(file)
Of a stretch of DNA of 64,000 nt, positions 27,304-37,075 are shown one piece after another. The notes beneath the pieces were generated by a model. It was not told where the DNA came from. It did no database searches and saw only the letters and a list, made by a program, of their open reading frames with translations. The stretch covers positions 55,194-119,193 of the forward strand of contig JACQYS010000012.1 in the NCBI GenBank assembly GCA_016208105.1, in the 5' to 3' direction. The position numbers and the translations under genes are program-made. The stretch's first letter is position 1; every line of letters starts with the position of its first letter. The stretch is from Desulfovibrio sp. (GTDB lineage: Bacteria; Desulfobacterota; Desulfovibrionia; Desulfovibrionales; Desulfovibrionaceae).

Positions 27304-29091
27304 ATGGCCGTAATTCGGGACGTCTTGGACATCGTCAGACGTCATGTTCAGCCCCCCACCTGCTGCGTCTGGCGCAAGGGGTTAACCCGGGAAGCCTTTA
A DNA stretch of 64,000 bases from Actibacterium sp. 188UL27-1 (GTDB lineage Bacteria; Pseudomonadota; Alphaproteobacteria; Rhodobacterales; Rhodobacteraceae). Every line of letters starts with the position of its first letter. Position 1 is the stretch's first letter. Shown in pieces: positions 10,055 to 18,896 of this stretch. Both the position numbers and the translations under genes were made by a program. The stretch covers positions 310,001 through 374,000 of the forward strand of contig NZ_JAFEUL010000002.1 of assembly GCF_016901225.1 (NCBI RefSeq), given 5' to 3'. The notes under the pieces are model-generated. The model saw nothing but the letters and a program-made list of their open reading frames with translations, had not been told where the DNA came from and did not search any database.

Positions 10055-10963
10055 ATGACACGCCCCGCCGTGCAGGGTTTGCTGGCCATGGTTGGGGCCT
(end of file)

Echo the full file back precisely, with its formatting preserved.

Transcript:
Of a stretch of DNA of 64,000 nt, positions 27,304-37,075 are shown one piece after another. The notes beneath the pieces were generated by a model. It was not told where the DNA came from. It did no database searches and saw only the letters and a list, made by a program, of their open reading frames with translations. The stretch covers positions 55,194-119,193 of the forward strand of contig JACQYS010000012.1 in the NCBI GenBank assembly GCA_016208105.1, in the 5' to 3' direction. The position numbers and the translations under genes are program-made. The stretch's first letter is position 1; every line of letters starts with the position of its first letter. The stretch is from Desulfovibrio sp. (GTDB lineage: Bacteria; Desulfobacterota; Desulfovibrionia; Desulfovibrionales; Desulfovibrionaceae).

Positions 27304-29091
27304 ATGGCCGTAATTCGGGACGTCTTGGACATCGTCAGACGTCATGTTCAGCCCCCCACCTGCTGCGTCTGGCGCAAGGGGTTAACCCGGGAAGCCTTTA
A DNA stretch of 64,000 bases from Actibacterium sp. 188UL27-1 (GTDB lineage Bacteria; Pseudomonadota; Alphaproteobacteria; Rhodobacterales; Rhodobacteraceae). Every line of letters starts with the position of its first letter. Position 1 is the stretch's first letter. Shown in pieces: positions 10,055 to 18,896 of this stretch. Both the position numbers and the translations under genes were made by a program. The stretch covers positions 310,001 through 374,000 of the forward strand of contig NZ_JAFEUL010000002.1 of assembly GCF_016901225.1 (NCBI RefSeq), given 5' to 3'. The notes under the pieces are model-generated. The model saw nothing but the letters and a program-made list of their open reading frames with translations, had not been told where the DNA came from and did not search any database.

Positions 10055-10963
10055 ATGACACGCCCCGCCGTGCAGGGTTTGCTGGCCATGGTTGGGGCCT